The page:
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Lancet. 2016 May 21;387(10033):2106-2116. doi: 10.1016/S0140-6736(16)00350-0. Epub 2016 Feb 24.

Vaginal progesterone prophylaxis for preterm birth (the OPPTIMUM study): a multicentre, randomised, double-blind trial.

Author information

Tommy's Centre for Maternal and Fetal Health, MRC Centre for Maternal and Fetal Health, University of Edinburgh, Edinburgh, UK. Electronic address:
University College London, London, UK.
Robertson Centre for Biostatistics, Institute of Health and Wellbeing, University of Glasgow, Glasgow, UK.
Women's Health Academic Centre, King's College London, London, UK.
Imperial College London, London, UK.
Queen Mary University of London, London, UK.
Medical School, University of Newcastle, Newcastle, UK.
Division of Health Sciences, Warwick Medical School, University of Warwick, Coventry, UK.
University of Manchester School of Nursing, University of Manchester, Manchester, UK.
Tommy's Centre for Maternal and Fetal Health, MRC Centre for Maternal and Fetal Health, University of Edinburgh, Edinburgh, UK.
Centre for Healthcare Randomised Trials, Health Services Research Unit, University of Aberdeen, Aberdeen, UK.

Erratum in



Progesterone administration has been shown to reduce the risk of preterm birth and neonatal morbidity in women at high risk, but there is uncertainty about longer term effects on the child.


We did a double-blind, randomised, placebo-controlled trial of vaginal progesterone, 200 mg daily taken from 22-24 to 34 weeks of gestation, on pregnancy and infant outcomes in women at risk of preterm birth (because of previous spontaneous birth at ≤34 weeks and 0 days of gestation, or a cervical length ≤25 mm, or because of a positive fetal fibronectin test combined with other clinical risk factors for preterm birth [any one of a history in a previous pregnancy of preterm birth, second trimester loss, preterm premature fetal membrane rupture, or a history of a cervical procedure to treat abnormal smears]). The objective of the study was to determine whether vaginal progesterone prophylaxis given to reduce the risk of preterm birth affects neonatal and childhood outcomes. We defined three primary outcomes: fetal death or birth before 34 weeks and 0 days gestation (obstetric), a composite of death, brain injury, or bronchopulmonary dysplasia (neonatal), and a standardised cognitive score at 2 years of age (childhood), imputing values for deaths. Randomisation was done through a web portal, with participants, investigators, and others involved in giving the intervention, assessing outcomes, or analysing data masked to treatment allocation until the end of the study. Analysis was by intention to treat. This trial is registered at, number ISRCTN14568373.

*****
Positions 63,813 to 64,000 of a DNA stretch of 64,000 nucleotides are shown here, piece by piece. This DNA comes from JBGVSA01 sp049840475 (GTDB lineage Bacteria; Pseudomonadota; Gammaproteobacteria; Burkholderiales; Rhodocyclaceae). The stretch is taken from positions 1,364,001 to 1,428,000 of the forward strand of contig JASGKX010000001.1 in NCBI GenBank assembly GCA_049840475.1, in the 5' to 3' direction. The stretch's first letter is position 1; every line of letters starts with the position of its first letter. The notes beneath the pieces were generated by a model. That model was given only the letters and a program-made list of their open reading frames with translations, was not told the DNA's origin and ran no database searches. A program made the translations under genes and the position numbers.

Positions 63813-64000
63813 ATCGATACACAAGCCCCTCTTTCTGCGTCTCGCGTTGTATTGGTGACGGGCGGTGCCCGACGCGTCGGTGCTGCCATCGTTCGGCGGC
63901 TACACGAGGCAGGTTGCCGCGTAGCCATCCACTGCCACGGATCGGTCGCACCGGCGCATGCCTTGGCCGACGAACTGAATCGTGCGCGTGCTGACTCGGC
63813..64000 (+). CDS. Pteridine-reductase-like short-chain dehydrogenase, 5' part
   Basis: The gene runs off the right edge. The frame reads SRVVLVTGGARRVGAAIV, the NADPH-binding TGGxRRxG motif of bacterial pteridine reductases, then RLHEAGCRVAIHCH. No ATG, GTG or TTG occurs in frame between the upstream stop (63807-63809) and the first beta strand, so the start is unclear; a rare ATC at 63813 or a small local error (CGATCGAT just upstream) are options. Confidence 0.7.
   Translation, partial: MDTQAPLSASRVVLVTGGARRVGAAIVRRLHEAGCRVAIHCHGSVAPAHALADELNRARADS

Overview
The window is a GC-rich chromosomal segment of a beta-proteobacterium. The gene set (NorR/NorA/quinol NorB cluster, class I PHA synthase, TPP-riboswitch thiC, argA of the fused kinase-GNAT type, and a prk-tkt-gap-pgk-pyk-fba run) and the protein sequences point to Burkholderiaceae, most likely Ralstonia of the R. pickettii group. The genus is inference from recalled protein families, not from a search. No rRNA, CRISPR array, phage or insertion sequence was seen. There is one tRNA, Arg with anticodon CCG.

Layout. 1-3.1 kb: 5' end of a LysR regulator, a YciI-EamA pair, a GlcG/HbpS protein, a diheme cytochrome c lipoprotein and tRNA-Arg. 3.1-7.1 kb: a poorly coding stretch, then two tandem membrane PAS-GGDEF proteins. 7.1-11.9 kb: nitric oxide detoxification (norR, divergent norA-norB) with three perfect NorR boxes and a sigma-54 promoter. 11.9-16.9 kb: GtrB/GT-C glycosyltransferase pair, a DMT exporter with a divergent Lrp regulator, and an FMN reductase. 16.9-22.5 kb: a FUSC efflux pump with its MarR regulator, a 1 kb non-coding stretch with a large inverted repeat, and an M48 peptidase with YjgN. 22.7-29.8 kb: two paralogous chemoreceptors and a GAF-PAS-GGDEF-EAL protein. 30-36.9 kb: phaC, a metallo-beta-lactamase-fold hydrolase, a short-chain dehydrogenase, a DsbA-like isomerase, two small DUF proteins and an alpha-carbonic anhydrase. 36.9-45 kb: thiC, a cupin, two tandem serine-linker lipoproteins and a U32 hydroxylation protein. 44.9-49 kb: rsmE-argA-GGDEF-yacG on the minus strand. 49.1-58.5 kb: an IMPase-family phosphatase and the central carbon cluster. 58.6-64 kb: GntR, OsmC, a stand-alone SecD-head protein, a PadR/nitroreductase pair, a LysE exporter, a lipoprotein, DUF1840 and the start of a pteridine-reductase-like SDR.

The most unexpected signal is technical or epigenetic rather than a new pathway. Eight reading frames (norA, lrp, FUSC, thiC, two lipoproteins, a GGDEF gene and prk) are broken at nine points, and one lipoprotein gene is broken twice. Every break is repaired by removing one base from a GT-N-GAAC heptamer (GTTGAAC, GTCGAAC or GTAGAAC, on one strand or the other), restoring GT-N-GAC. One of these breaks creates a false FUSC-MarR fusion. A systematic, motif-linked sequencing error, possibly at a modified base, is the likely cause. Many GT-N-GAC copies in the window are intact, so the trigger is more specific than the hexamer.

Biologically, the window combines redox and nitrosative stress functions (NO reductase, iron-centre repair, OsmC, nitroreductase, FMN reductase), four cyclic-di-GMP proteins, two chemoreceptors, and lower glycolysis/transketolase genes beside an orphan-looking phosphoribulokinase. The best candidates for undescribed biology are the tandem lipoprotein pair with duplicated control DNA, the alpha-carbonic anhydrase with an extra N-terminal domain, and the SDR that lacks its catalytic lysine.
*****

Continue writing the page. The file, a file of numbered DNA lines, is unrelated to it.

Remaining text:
Between Feb 2, 2009, and April 12, 2013, we randomly assigned 1228 women to the placebo group (n=610) and the progesterone group (n=618). In the placebo group, data from 597, 587, and 439 women or babies were available for analysis of obstetric, neonatal, and childhood outcomes, respectively; in the progesterone group the corresponding numbers were 600, 589, and 430. After correction for multiple outcomes, progesterone had no significant effect on the primary obstetric outcome (odds ratio adjusted for multiple comparisons [OR] 0·86, 95% CI 0·61-1·22) or neonatal outcome (OR 0·62, 0·38-1·03), nor on the childhood outcome (cognitive score, progesterone group vs placebo group, 97·3 [SD 17·9] vs 97·7 [17·5]; difference in means -0·48, 95% CI -2·77 to 1·81). Maternal or child serious adverse events were reported in 70 (11%) of 610 patients in the placebo group and 59 (10%) of 616 patients in the progesterone group (p=0·27).


Vaginal progesterone was not associated with reduced risk of preterm birth or composite neonatal adverse outcomes, and had no long-term benefit or harm on outcomes in children at 2 years of age.


Efficacy and Mechanism Evaluation (EME) Programme, a Medical Research Council (MRC) and National Institute for Health Research (NIHR) partnership. The EME Programme is funded by the MRC and NIHR, with contributions from the Chief Scientist Office in Scotland and National Institute for Social Care and Research in Wales.

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